Watching this resources will notify you when proposed changes or new versions are created so you can keep track of improvements that have been made.
Favoriting this resource allows you to save it in the “My Resources” tab of your account. There, you can easily access this resource later when you’re ready to customize it or assign it to your students.
Early America was unique due to the wide variety of social classes who participated in its political systems.
Describe the more egalitarian structure of representation in the colonies
American political culture was open to those of different ethnic, economic, and social backgrounds.
Elected representatives were forced to closely listen to the opinions of their constituents because 90 percent of representatives in the lower house lived in the same district as their constituents—unlike England where members of Parliament often lived out of their own districts.
Americans held strong republican ideals that helped define a culture of equality and personal liberty, contributing to tensions with Britain before the American Revolution.
An ideal of government that prioritizes political participation, commitment to the common good, and individual virtue.
Based on both ancient Greek and Renaissance European thought, republicanism has been a central part of American political culture and was a major influence on the Founding Fathers.
The American colonies were unique due to the representation of many different interest groups in political decision-making.
Unlike Europe, where aristocratic families and the established church were in control, the American political culture was open to economic, social, religious, ethnic, and geographical interests, with merchants, landlords, petty farmers, artisans, Anglicans, Presbyterians, Quakers, Germans, Scotch Irish, Yankees, Yorkers, and many other identifiable groups taking part.
Elected representatives learned to listen to these interests because 90 percent of the men in the lower houses lived in their districts—unlike England where it was common to have a member of Parliament and absentee member of Parliament.
The class system of the plantation South included the plantation masters and their families and the plantation elite.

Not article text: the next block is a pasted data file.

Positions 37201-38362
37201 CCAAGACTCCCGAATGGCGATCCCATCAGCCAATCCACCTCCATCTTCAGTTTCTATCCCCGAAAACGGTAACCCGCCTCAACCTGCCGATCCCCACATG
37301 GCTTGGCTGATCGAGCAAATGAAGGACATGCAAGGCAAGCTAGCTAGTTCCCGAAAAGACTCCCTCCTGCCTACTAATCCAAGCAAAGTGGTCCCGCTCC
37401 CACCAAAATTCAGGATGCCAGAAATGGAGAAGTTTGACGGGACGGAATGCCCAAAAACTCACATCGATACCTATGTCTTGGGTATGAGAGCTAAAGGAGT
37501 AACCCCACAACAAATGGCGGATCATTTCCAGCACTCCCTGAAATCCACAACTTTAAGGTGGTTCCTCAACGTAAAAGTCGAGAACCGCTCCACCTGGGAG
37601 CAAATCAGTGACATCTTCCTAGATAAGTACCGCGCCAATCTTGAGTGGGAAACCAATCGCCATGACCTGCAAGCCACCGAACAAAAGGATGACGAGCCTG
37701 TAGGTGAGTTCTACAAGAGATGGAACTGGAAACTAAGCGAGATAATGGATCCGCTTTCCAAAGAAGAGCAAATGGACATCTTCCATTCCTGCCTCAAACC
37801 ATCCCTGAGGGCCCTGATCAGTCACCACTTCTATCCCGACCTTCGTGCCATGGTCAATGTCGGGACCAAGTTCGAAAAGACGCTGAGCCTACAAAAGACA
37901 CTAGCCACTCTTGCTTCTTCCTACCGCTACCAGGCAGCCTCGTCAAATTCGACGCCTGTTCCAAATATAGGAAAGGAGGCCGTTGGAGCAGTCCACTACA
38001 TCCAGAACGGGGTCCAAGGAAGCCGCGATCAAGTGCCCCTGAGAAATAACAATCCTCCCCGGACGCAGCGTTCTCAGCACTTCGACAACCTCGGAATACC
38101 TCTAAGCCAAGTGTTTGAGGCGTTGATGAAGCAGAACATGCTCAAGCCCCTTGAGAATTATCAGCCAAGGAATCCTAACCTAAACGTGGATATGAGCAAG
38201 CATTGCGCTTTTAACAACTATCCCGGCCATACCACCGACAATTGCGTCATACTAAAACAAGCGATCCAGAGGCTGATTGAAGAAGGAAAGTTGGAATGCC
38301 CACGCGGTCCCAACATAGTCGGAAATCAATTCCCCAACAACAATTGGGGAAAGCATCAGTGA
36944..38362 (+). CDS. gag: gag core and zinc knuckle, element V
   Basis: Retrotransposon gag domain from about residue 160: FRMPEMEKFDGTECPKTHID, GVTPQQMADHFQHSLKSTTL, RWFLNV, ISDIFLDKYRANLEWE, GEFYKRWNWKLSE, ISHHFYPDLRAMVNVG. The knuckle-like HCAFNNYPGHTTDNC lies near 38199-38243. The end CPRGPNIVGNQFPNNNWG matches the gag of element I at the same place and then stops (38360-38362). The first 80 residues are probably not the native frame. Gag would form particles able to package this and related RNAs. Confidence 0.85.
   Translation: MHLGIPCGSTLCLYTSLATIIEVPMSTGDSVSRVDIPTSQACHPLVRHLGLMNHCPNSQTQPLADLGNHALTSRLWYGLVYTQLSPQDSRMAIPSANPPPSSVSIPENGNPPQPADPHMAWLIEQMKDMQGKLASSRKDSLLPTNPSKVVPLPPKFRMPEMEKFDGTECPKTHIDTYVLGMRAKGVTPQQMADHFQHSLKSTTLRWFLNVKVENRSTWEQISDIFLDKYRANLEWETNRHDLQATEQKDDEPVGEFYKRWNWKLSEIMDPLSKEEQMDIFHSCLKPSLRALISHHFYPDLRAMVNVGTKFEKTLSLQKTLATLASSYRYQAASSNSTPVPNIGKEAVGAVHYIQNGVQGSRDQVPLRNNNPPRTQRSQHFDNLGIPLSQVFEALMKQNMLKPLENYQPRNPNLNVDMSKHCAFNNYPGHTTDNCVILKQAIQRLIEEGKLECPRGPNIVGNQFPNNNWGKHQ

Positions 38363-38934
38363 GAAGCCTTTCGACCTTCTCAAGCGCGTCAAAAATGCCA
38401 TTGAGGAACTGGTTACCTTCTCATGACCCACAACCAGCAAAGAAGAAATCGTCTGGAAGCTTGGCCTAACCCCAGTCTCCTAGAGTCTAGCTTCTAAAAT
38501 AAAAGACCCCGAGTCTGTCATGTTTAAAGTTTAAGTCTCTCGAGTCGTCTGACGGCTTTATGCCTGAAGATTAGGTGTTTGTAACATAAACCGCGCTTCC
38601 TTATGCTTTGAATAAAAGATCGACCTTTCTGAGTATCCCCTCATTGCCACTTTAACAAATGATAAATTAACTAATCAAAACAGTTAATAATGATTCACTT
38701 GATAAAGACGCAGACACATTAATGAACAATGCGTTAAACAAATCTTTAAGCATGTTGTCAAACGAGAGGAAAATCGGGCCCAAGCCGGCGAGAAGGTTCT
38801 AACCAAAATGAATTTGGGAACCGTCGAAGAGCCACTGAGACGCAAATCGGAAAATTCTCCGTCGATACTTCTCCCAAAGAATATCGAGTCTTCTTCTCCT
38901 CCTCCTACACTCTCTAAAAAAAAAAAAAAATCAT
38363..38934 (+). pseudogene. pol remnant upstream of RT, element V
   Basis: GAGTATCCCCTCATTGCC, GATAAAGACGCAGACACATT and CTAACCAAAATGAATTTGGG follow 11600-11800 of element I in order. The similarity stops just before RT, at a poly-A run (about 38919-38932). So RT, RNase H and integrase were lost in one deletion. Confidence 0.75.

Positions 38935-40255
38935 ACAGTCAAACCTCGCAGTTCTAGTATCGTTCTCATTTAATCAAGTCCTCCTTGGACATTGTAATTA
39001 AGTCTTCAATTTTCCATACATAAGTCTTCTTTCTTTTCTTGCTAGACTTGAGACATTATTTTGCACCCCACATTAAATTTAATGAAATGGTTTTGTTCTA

The southern region had very few urban places apart from Charleston, where a merchant elite maintained close connections with nearby plantation society.
Merchants, lawyers, and doctors in Charleston often desired to buy lands and retire as country gentlemen.
Charleston supported diverse ethnic groups, including Germans and French, as well as a free black population.
Beyond the plantations, yeoman farmers operated small holdings, sometimes a few slaves.
The plantation areas of Virginia were integrated into the vestry system of the established Anglican church.
By the 1760s, a strong tendency to emulate British society was apparent in the plantation regions.
However the growing strength of republicanism created a political ethos that resisted imperial taxation without local consent.
Led by Virginia, the Southern Colonies resisted the British policy of taxation without representation, and they supported the American Revolution, sending wealthy planters like George Washington—to lead the armies—and Thomas Jefferson—to declare the principles of independence, as well as thousands of ordinary people to form armies.
Americans were increasingly fascinated by and increasingly adopted the political values of republicanism—which stressed equal rights, the need for virtuous citizens, and the evils of corruption, luxury, and aristocracy.
Republicanism provided the framework for colonial resistance to British schemes of taxation after 1763, which escalated into the American Revolution.
The fact that colonists could send petitions to the King, The fact that all male colonists were required to participate in politics, The fact that no business could be conducted without every male citizen present, and The fact that the vast majority of representatives lived in the districts they represented
Source: Boundless. “Social Classes in the Colonies.” Boundless U.S. History. Boundless, 27 Jun. 2014. Retrieved 26 May. 2015 from https://www.boundless.com/u-s-history/textbooks/boundless-u-s-history-textbook/the-expansion-and-crises-of-the-colonies-1650-1750-4/social-class-in-the-colonies-54/social-classes-in-the-colonies-330-4611/